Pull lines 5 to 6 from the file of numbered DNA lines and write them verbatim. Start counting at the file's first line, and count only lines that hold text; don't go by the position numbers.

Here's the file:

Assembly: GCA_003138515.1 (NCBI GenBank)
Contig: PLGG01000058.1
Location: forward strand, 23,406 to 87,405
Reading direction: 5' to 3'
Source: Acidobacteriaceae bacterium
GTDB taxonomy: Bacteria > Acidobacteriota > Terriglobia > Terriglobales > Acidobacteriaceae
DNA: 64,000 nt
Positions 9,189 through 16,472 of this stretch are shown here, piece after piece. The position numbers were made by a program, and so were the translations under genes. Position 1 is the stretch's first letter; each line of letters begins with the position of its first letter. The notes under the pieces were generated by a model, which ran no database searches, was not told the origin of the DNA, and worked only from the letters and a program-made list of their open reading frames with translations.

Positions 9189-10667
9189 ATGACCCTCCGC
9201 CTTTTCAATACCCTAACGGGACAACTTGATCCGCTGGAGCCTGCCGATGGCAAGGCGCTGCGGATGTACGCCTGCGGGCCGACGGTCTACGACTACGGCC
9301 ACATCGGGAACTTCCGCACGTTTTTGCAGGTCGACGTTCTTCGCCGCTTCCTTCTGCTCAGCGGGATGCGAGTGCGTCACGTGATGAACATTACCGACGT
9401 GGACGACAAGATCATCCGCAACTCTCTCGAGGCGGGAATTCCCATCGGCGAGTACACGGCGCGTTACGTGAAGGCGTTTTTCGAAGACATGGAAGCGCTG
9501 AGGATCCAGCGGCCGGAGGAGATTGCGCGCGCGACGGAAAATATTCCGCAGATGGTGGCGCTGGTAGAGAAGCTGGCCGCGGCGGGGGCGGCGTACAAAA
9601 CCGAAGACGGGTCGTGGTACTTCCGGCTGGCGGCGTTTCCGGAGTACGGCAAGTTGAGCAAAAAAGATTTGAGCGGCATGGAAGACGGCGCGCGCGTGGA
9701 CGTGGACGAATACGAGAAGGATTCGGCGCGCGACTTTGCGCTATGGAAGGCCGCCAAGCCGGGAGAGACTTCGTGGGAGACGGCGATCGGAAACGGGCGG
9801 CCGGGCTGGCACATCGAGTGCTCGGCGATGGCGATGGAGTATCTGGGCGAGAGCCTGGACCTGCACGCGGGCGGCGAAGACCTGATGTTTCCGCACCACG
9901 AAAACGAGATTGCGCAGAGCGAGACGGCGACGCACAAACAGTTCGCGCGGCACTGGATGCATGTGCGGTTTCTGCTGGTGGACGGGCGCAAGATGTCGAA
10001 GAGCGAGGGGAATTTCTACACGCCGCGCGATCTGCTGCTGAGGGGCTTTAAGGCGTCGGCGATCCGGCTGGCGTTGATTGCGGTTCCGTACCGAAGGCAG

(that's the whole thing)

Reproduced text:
Source: Acidobacteriaceae bacterium
GTDB taxonomy: Bacteria > Acidobacteriota > Terriglobia > Terriglobales > Acidobacteriaceae